What parents need to know
Parents Need to Know
Parents need to know that the survivalist reality contest Dude, You're Screwed features trained survivalists competing against each other by individually trekking across harsh global environments in a race against time. Expect a bit of rough language, with the stronger words bleeped, plus scenes of contestants being grabbed, handcuffed, and blindfolded as part of the game (but no one gets hurt). There's some blurred nudity, too, but this isn't sexual in nature. While there's some competitive banter, the show focuses on the skills of each of the contestants, as well as the respect they have for nature and for each other.
What's the story?
DUDE, YOUR SCREWED is a reality competition featuring five survivalists competing to get out of extreme environments within a 100 hour timeframe. It stars Green Beret Terry Schappert, John Hudson, an extreme survival instructor for the UK Royal Air Force, and Matt Graham, a primitive skills expert. Also competing is Jake Zweig, a former Navy Seal, and Tom Moore, a veteran Army Scout. Each survivalist is unexpectedly captured by the other four at work, home, or during a social event. After being searched for tools, weapons, or other items that can help him survive, he is dropped into one of the world's most extreme environments with only with only a few seemingly random items and a fully equipped cameraperson who cannot intervene during the journey. The rest of the survivalists watch and criticize his every move from a mobile command center, and even throw in a few surprises along the way. The one who manages to safely complete his trek in the least amount of hours within the 100 hour time limit wins the game.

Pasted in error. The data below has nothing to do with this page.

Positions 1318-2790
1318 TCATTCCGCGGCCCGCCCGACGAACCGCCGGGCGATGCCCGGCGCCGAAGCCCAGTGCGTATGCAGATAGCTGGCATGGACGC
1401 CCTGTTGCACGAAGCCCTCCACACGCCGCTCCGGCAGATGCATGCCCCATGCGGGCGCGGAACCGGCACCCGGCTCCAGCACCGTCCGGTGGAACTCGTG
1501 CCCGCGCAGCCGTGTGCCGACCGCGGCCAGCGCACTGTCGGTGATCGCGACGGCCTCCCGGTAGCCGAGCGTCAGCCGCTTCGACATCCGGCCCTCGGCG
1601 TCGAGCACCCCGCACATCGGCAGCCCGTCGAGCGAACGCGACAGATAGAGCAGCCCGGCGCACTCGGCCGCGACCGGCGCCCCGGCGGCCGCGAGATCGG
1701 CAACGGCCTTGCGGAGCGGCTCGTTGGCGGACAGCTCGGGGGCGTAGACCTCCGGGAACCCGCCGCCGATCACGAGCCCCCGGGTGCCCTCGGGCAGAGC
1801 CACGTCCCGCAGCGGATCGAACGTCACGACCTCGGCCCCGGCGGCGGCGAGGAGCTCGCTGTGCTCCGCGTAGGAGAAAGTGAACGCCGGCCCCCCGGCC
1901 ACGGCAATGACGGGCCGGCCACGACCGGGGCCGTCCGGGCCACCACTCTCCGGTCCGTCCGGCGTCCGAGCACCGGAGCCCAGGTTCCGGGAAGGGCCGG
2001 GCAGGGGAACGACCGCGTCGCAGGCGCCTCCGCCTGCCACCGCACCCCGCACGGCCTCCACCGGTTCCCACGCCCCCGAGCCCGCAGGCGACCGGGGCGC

Is it any good?
Dude, You're Screwed showcases the survivalist skills of each of the contestants, who use whatever knowledge, devices, ingenuity, and sheer strength they have to trek across harsh climates. They also highlight some of the challenges posed by the specific environments they find themselves in, as well as the mistakes that folks who are unfamiliar with the terrain make when trying to survive in similar conditions.
It's interesting, but much of the fun also comes from the other contestants, who both critique and express support for their competitors as they struggle to get through their journeys. The profound respect they each for each other is also underscored. It definitely appeals to nature and survival reality fans, but viewers across the board may find it worth watching.
Families can talk about...
Families can talk about how realistic TV reality shows featuring survivalists are. Are folks really facing dangerous situations while the camera is rolling? Does the camera person ever intervene? What if there is an emergency?
What kind of training does a person have to have in order to consider him or herself a survivalist?